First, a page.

discussion of policy evolution within the EL with a look at how this development poses threats to the EL that seem to be leading it to prioritise maximum organisational unity over policycoherence in the run-up to the 2019 European Parliament elections.
Conclusion: Divisions within the EL after the Greek experience
In February 2018, it was reported that Jean-Luc Mélenchon's PG, a core component of his FI electoral coalition and a member party of the EL, was calling for the expulsion of Syriza from EL membership. A
The first European Union's (EU) enlargement of the twenty-first century coincides with a period of international tension and transition. Tensions have been apparent over: the war in Iraq, the 'War on Terror', immigration, organised crime, ethnic confrontation, human rights, energy resources and the proliferation of weapons of mass destruction (WMD). The EU has made genuine progress in developing its security policies since the launch of the Common Foreign and Security Policy (CFSP) and Justice and Home Affairs (JHA) in the Treaty on European Union (TEU). This book examines the impact that enlargement will have on leadership within the EU, a pre-requisite for policy coherence. It focuses on what has been Europe's most significant region in terms of security challenges and international responses since the end of the Cold War: the Balkan. The book provides an overview of the foreign policy priorities and interests of the new member states (NMS), highlighting areas of match and mismatch with those of the EU fifteen. Counter-terrorism has emerged from the shadows of the EU's Third Pillar, and has been propelled to the forefront of the EU's internal agenda, driven by the demands of the 'War on Terror'. The book discusses the core elements of the EU's emerging common external border management, with a focus on the creation of the EU's new External Borders Agency and the Schengen Borders Code. While the first two are declarative partnership and declarative negativism, the last two reflect the struggle between pragmatism and Soviet-style suspicion of Western bureaucrats.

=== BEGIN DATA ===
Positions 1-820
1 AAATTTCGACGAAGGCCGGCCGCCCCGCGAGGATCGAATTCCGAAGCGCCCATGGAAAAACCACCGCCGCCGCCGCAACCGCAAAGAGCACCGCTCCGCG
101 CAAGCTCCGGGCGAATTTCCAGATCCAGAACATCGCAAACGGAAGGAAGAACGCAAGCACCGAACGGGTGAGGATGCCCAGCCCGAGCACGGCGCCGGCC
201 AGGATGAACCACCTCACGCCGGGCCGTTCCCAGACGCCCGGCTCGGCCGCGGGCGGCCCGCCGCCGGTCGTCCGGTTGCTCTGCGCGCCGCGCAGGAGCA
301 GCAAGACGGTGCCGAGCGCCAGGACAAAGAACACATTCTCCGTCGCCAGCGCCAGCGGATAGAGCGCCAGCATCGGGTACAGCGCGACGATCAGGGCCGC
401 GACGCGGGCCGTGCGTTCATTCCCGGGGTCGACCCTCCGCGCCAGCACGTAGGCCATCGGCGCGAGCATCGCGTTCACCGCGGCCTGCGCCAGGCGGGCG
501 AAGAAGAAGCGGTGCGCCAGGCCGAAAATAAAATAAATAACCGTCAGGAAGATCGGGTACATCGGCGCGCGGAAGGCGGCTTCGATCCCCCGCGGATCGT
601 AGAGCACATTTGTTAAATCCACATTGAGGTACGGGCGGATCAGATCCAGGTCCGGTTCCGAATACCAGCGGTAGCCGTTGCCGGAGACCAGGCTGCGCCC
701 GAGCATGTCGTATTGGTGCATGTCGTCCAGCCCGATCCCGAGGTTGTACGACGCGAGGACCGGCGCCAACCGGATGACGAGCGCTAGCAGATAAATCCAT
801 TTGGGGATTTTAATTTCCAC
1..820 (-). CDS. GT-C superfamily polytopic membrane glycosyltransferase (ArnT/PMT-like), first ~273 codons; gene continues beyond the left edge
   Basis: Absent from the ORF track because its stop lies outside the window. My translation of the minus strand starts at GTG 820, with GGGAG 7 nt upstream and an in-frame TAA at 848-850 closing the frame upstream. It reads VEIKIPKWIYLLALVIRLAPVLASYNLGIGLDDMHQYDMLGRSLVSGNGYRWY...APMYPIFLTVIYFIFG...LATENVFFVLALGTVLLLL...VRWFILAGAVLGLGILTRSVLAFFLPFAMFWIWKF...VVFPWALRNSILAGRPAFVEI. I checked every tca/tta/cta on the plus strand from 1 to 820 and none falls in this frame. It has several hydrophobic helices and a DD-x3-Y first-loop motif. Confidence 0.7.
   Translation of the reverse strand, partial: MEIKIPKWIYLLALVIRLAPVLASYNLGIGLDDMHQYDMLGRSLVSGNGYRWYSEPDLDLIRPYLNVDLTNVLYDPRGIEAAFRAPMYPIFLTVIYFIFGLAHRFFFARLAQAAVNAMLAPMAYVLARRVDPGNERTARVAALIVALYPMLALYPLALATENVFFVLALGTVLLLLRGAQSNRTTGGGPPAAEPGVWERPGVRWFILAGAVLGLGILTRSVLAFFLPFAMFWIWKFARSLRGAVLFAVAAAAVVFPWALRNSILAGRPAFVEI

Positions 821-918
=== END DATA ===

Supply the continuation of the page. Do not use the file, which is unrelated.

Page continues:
Overview of conflict and assistance from 2001 to 2014
Eric James and Tim Jacoby
Afghanistan from 2001 to 2014 with a focus on
international actors. It will be shown that, apart from the
military–humanitarian relationship, close and overlapping
interests continue with the linkage between security and
development, policycoherence and a belligerence that does not
recognize the separation between humanitarian and military spheres.
These interlinked issues contributed
The EU’s agricultural and fisheries policies and Africa
relationship which has been heavily influenced by policy interventions
on both sides. In the Joint Africa–EU Strategy (JAES) (European Union,
2000) adopted at the second EU–Africa Summit in Lisbon in 2007, the
EU along with Africa committed in the area of agriculture to promoting policycoherence for development, food security, food safety and
food quality. Policycoherence for development means that the EU,
in pursuing its domestic policies, will seek to avoid creating barriers
to African development and, where possible, will actively use these
Security and enlargement into the twenty-first century